Salt Island, Anglesey
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Salt Island (Welsh: Ynys yr Halen) is joined to Holy Island, Anglesey, in North Wales. It is a natural provider of shelter for the town's Old Harbour from the Irish Sea and is part of the Port of Holyhead.
History [ edit ]
The island gained its name by a factory located on it which processed sea water in order to extract sea salt. By the early 18th century, the sea salt was often mixed with rock salt (often smuggled onto the island) to increase the quality of the factory's product. The factory ceased production in 1775.
Another building no longer standing on the island was the Stanley Sailor's Hospital. This hospital was set up in 1871 by a local philanthropist and initially only treated sailors although it quickly became a general hospital. It was taken over by the National Health Service in 1948 and closed its doors in 1987.
Lighthouse [ edit ]
There have been three lighthouses located on the island. The current lighthouse is the Holyhead Mail Pier Light. It was designed by John Rennie the Elder in 1821, although he died before supervising the construction. It is one of the few surviving examples of Rennie's work. The lighthouse was superseded by the Holyhead Breakwater Lighthouse when the new harbor opened in 1873.
Pier [ edit ]
The main pier on the island, the Admiralty Pier, was opened in 1821. At around 980 feet (300 m) long it extends east into the sea and has been used to handle ferry traffic since it was opened. Due to its important historical links between Great Britain and Ireland, the pier has twice had royal visitors, once on 7 August 1821 when King George IV arrived from Ireland and once in 1898 when Queen Victoria set sail for her last voyage to Ireland.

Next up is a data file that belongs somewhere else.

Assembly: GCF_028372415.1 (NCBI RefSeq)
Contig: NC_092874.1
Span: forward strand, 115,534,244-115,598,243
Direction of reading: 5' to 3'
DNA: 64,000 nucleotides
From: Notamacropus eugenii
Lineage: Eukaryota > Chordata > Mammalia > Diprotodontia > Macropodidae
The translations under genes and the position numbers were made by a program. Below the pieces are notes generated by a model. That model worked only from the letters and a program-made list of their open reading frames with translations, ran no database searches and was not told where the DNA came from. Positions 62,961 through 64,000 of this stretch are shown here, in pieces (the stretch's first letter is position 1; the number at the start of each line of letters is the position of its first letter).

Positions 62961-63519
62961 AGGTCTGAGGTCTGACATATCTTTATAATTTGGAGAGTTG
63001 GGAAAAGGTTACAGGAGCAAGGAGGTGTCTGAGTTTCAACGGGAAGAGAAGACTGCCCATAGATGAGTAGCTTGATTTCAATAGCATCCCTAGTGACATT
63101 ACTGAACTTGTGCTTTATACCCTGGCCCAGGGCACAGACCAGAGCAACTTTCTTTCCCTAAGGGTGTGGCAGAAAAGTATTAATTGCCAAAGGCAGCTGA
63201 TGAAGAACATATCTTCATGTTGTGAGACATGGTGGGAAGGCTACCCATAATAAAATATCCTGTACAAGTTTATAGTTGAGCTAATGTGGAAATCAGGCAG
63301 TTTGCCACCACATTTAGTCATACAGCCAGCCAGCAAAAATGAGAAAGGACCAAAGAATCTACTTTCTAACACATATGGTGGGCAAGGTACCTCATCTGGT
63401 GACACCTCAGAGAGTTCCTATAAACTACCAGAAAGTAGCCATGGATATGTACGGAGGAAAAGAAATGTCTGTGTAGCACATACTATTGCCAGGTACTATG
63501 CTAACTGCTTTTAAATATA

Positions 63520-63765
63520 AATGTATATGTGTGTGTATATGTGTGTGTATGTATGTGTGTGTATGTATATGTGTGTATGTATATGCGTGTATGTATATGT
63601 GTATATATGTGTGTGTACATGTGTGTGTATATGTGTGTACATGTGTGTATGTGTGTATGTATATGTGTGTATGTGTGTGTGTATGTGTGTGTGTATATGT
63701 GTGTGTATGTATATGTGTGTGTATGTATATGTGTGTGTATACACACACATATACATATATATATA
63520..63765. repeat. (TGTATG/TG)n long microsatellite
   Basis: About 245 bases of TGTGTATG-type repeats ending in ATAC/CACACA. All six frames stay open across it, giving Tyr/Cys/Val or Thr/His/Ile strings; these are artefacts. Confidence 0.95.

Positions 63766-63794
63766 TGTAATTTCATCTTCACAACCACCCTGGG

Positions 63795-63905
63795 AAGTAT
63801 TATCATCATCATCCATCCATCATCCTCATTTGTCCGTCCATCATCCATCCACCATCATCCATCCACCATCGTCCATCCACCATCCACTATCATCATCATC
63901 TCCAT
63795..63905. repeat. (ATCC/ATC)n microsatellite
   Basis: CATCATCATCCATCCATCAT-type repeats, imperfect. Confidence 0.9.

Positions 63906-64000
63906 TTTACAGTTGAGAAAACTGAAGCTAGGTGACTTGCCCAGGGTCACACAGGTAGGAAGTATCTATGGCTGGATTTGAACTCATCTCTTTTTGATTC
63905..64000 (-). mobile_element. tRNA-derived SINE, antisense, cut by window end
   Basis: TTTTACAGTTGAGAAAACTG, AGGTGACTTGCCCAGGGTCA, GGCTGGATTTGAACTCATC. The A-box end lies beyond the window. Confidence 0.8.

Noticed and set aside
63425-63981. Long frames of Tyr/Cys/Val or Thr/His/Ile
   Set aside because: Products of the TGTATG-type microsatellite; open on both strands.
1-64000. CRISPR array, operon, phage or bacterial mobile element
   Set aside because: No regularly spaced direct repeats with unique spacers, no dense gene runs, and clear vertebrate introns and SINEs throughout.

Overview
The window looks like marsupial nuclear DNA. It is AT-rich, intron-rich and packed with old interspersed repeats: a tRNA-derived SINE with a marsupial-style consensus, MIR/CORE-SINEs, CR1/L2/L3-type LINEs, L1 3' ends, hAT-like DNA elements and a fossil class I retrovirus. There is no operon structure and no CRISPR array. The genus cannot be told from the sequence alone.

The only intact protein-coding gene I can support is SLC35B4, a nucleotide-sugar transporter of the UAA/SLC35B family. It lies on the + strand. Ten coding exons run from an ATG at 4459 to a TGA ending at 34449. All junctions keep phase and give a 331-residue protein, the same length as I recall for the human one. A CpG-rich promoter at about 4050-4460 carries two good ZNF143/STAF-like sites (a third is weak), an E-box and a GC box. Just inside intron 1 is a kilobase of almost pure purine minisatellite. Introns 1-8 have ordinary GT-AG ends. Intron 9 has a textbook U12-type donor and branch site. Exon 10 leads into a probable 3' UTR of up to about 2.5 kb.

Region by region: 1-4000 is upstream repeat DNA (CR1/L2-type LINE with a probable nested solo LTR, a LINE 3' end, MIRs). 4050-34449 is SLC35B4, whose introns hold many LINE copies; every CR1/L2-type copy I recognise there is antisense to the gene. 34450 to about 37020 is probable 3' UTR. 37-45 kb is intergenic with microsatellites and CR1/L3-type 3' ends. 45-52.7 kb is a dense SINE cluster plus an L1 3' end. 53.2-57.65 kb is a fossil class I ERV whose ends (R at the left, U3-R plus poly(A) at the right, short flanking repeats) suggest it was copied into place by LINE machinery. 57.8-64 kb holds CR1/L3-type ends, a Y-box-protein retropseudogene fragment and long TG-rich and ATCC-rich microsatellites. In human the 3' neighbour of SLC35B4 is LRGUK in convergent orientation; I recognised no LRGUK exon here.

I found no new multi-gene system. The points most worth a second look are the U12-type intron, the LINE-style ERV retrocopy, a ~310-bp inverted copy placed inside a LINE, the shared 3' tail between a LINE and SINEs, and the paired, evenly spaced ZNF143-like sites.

An inner arm, pairing the existing 5,100-foot (1,600 m) long breakwater (built between 1848 and 1876) was planned from Salt Island. The isolated broad gauge tramway railway from the Holyhead Mountain quarry used to build the former had a branch to Salt Island, via Newry Beach, to facilitate this. Although started with an intention to be 2,100 feet long, the inner arm was never developed beyond a rubble spit at the northern tip of the island. Stone blocks that supported this tramway are still to be found along the upper seafront of Newry Beach. No trace remains of the, presumably, wooden viaduct across the Borth Sach inlet which provided access to the island. During the 1990s the remains of rails were still to be found amongst the large boulders deposited as the foundations for the inner arm.
In more recent times, starting in February 2001, the island was expanded into the sea by the process of land reclamation. In total 11 acres (4.5 ha) was gained at a cost of £10 million. An average of 7,000 tonnes of rock and mud was extracted per day during the process.
Transport and access [ edit ]
Salt Island is part of the port of Holyhead and almost the whole extent of the island is used as a passenger, car and freight terminal and berths for ferries to and from Ireland. Both Irish Ferries and Stena Line sail from Salt Island to Dublin port and to Dún Laoghaire. The Holyhead lifeboat station is on the island. The Admiralty Arch, the end of the A5 which links London to Holyhead is located very close to the southern tip of the island. This was opened in 1826 when the last section of the road the Menai Suspension Bridge was completed. There is a beach on the island which was open to the public but was shut in 2003 due to the increasing terror threat and still hasn't reopened. Access to the island as a whole is strictly monitored and is virtually impossible for pedestrians to enter.
Notes [ edit ]
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